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I don't think your reasoning stands up to common sense. There have been plenty of challengers in past municipal elections, but not this one.

Well, what was different about this one? The biggest difference was how late candidates learned what the actual districts would be. Potential challengers have a lot to think through before filing to run. How would running affect my job, my business, or my family? For incumbents it's simpler. They've already answered the big questions, and the only one remaining is: Do I want to keep doing this or not?

You're saying that there are few challengers because people suddenly and unprecedentedly decided that it would be futile to challenge incumbents. That's not impossible, but let's use Occam's Razor. Given the big difference between this municipal election and previous ones, it's much more likely that uncertainty about district lines was what reduced the field of challengers.

And what caused that uncertainty? Ultimately it was Wade's bill. So if anyone is upset that incumbents have too little competition in this year's election, you have Trudy Wade to thank.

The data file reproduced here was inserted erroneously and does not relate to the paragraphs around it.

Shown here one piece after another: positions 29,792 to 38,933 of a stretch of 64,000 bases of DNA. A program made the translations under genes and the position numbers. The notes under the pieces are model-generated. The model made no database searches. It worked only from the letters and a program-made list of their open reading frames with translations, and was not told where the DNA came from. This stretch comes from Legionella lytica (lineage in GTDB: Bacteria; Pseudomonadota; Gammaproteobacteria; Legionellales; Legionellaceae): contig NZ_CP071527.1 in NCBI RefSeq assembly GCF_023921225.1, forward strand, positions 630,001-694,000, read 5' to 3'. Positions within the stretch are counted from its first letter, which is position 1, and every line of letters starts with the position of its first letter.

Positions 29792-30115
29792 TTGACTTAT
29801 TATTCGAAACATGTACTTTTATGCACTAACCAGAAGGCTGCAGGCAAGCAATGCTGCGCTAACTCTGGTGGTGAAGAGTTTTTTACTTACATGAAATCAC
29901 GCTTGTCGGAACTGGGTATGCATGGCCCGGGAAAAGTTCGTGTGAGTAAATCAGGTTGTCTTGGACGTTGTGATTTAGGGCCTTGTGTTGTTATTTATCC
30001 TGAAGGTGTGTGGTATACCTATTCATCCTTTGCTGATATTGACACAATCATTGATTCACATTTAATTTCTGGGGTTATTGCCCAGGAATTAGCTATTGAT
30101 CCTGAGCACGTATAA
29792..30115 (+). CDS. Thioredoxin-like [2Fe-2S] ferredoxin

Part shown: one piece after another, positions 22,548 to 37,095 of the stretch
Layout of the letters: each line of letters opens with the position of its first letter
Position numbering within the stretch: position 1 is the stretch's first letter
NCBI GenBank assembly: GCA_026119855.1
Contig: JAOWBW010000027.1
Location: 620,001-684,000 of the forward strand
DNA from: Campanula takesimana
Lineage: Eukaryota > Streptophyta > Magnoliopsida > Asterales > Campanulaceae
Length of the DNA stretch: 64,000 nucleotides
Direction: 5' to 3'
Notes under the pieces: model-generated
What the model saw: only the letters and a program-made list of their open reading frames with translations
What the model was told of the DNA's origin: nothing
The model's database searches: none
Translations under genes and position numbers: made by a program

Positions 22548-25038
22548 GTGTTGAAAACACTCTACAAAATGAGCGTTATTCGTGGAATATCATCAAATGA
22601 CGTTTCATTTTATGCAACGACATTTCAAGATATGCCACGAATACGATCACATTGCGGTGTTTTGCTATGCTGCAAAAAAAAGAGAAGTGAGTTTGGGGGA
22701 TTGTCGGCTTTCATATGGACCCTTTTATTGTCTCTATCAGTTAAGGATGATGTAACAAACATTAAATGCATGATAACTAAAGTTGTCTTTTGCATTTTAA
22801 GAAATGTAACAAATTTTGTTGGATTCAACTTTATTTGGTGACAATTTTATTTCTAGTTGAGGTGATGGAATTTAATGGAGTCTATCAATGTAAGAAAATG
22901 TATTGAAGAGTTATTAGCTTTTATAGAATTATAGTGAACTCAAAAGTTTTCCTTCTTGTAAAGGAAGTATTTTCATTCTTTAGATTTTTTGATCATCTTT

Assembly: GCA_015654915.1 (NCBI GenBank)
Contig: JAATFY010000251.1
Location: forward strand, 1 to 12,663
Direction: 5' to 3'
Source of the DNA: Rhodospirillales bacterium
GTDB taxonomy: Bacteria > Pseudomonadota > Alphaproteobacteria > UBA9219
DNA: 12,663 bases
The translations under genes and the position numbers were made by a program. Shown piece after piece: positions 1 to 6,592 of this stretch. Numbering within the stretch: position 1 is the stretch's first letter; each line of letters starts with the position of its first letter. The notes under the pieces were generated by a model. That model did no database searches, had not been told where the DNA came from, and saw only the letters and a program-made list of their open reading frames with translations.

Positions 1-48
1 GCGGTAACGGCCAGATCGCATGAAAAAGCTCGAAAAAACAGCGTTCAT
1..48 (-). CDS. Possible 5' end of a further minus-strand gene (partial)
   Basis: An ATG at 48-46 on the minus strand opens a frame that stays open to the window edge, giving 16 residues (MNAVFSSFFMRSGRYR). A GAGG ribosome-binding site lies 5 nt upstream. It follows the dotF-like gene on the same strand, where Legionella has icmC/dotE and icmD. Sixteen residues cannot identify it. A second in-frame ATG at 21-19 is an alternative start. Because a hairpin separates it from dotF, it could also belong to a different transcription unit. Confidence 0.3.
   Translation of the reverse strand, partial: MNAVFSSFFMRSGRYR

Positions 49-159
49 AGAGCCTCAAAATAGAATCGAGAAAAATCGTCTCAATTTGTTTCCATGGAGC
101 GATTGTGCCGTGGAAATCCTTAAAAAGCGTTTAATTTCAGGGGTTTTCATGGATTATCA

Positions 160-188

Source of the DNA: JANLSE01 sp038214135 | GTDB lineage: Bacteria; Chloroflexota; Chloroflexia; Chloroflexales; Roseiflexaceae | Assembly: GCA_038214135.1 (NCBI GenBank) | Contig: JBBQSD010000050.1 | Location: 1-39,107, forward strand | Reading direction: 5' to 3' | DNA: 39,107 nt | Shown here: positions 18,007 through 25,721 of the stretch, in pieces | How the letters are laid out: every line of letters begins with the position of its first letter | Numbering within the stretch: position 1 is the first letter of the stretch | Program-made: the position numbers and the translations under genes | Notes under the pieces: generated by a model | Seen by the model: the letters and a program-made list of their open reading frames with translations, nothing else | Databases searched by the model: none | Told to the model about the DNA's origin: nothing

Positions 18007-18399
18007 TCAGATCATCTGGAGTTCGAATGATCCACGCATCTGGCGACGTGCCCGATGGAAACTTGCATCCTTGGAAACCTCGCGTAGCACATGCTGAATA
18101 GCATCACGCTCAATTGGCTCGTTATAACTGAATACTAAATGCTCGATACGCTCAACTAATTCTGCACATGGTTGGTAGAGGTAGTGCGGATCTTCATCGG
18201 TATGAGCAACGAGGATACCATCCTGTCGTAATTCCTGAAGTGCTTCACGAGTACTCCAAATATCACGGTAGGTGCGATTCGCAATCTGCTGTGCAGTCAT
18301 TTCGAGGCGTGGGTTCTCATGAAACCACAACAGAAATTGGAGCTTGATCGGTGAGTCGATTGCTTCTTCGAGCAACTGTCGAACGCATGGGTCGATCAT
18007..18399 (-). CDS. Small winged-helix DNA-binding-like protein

Andrew, I actually agree with you that the passage of the law followed by the legal challenge that reversed it contributed to an inability to plan for running on the part of challengers. That certainly is a factor.

However, I also believe that people who have been paying attention understand that the game is rigged, and that it is pointless to try to buck the machine for most of these races. I really gave up on Greensboro a couple of years ago.

It used to be a vibrant, economically strong area. But those days are gone, because the conditions that allowed that kind of success to develop are also gone.

It is a shame. The jobs are going elsewhere.

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